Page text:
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Local News

  • Geotherm proposed for NCES

    As members of the Henry County Board of Education entered New Castle Elementary School for a called meeting last week, they heard a loud and unusual noise.

    Superintendent Tim Abrams told board members that was the sound of the last throes of the school’s cooling tower. He said local HVAC specialist Rick Fox has practically moved in to keep it going. Fox wasn’t comfortable with cleaning the cooling tower at the start of the school year.

  • FFA hosts ‘Animals for Learning’

    Even in a rural county with an agriculture base, many students grow up without a farming background. That often means they have little exposure to farm animals.

    The Future Farmers of America chapter at Henry County High School hopes to change that. The group held the “Animals for Learning” event in the new shop room last Friday at Henry County High School. An exercise in bringing live animals into the learning process was a huge success.

  • Local schools preparing for SB1 changes

    Local high schools are preparing for statewide testing challenges brought about by Senate Bill 1.

    Last week, Henry County Public Schools Superintendent Tim Abrams told his board members that just 25 percent of Henry County High School students who have taken the ACT are ready for college.

  • F3 destroys 2 homes

    As a cold, steady rain fell, Gregg Williams, along with friends and family members began sorting through the twisted, mangled pile that once was his home.

    A chilly wind whipped around them as they pulled clothes, camping gear, guitars and more from the rubble. The remnants of the home scattered east from the home toward a second home, owned by Janet Spies, that also was destroyed.

  • Account set up for tornado victims

    An account has been set up at Farmers Deposit Bank in Eminence to help the families who lost their homes in Monday morning's tornado.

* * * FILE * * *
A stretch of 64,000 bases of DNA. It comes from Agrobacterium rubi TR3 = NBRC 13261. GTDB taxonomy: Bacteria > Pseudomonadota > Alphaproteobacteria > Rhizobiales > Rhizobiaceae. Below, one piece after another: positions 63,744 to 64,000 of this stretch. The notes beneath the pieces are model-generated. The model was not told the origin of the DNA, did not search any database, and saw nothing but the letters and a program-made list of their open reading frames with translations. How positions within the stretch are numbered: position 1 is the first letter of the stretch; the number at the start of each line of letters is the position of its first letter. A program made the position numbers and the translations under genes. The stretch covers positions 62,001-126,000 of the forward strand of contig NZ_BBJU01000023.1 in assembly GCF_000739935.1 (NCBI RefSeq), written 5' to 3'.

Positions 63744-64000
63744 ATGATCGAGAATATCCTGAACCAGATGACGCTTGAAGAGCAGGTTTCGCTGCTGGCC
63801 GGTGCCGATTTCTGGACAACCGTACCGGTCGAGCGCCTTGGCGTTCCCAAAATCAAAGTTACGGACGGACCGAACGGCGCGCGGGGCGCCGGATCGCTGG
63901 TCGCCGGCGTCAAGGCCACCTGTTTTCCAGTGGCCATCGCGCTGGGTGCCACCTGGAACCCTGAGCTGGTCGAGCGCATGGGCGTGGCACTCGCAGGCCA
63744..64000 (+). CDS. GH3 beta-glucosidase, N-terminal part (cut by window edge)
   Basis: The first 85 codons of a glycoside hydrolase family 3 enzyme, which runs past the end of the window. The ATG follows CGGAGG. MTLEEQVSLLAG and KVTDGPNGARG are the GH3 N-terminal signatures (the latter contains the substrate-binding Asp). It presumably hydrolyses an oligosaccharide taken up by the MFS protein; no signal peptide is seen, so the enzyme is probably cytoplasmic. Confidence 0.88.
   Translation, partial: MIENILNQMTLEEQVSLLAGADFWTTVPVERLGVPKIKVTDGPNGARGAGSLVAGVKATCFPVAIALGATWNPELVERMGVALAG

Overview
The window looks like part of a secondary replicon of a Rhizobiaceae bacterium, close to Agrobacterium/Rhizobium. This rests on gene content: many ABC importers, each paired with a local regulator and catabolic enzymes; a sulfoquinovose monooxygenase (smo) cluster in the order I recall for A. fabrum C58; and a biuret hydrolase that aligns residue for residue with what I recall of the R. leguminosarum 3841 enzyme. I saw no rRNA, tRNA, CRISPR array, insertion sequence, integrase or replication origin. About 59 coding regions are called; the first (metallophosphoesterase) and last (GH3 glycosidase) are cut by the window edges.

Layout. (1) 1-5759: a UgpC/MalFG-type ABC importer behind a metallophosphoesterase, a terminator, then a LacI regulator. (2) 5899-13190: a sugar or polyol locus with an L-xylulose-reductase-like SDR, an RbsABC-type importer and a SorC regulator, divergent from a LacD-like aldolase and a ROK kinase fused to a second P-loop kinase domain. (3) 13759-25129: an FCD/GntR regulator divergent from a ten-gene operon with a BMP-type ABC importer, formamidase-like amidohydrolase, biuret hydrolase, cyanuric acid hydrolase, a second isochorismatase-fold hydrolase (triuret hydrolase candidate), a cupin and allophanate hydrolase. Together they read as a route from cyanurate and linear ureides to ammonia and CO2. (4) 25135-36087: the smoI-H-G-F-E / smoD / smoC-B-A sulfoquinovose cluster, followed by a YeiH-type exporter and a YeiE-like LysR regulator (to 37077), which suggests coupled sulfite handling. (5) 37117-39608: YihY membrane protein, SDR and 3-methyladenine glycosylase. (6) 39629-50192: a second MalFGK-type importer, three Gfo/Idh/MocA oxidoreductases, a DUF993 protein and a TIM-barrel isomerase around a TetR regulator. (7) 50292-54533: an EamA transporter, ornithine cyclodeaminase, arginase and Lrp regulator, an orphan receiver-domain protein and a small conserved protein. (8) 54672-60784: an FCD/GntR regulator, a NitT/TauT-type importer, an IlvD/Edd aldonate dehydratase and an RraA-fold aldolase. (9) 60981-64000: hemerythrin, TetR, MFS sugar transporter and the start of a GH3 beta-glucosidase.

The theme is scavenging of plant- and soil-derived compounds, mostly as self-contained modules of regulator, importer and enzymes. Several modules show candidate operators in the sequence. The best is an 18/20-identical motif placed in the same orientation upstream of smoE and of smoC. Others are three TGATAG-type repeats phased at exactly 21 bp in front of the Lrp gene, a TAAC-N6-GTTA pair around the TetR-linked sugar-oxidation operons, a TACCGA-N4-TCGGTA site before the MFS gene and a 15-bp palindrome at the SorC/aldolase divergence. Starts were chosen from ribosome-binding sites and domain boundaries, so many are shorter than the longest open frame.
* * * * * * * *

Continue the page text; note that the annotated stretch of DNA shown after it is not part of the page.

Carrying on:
Donations may be sent to: Eminence Tornado Victims' Account; P.O. Box 126; Eminence, KY; 40019.

    Also, the families need help salvaging what property and personal items they can before more rain arrives. If you are interested in helping, please call Scott McClamroch at (502) 376-5245.

    E-mail us about this article at editor@hclocal.com.

  • Tornado levels two homes in Springhill Estates

    The National Weather Service has verified that an F2/F3 tornado touched down in Eminence's Springhill Estates early Monday morning.

    Part of a line of severe storms that roared through the region, the tornado destroyed two homes and one detached garage, but left nearby homes completely untouched.

    According to Kentucky State Police Post 5 Public Information Officer Trooper Michael Webb, the National Weather Service confirmed the the tornado this morning.

  • 2010 Tax Relief Act creates a write off for heavy SUV’s used entirely for business

    Submitted by Raisor, Zapp & Woods, PSC

  • Forum will focus on economic development

    As candidates for local office approached the November 2010 general election, one thing was clear: economic development was a hot topic.
    And at 5:30 p.m., Thursday, Feb. 24, an Economic Development forum at the Henry County Tri-County Community Action Agency facility will attempt to bring clarity to what is already in place and present new options.

  • Born to be wild pigs

    At first, nobody believed Frank Corolla.

    “I saw one (while) bow hunting a few years ago, and everyone said ‘yeah, right.’ I thought it was just somebody’s pig that got loose,” he said. “I went over a hill, and never saw it again.”

    What Frank Corolla saw once four years ago, and what trail cameras confirmed last summer, was a wild pig in the woods of eastern Henry County. The pig likely was part of a wild or feral pig colony, the existence of which has been rumored for years.

  • Sparring with ‘The Greatest’

    In the 1950s, Donald Hill of Eminence had two options when he needed to get to the Columbia Boxing Gym in Louisville for training: either use his older brother’s 1950 Chevy to make the round trip to the legendary boxing gym, or hitchhike to Louisville and ride a Greyhound bus back to Lincoln Institute, where he went to high school.

    Either way, he was getting to that gym.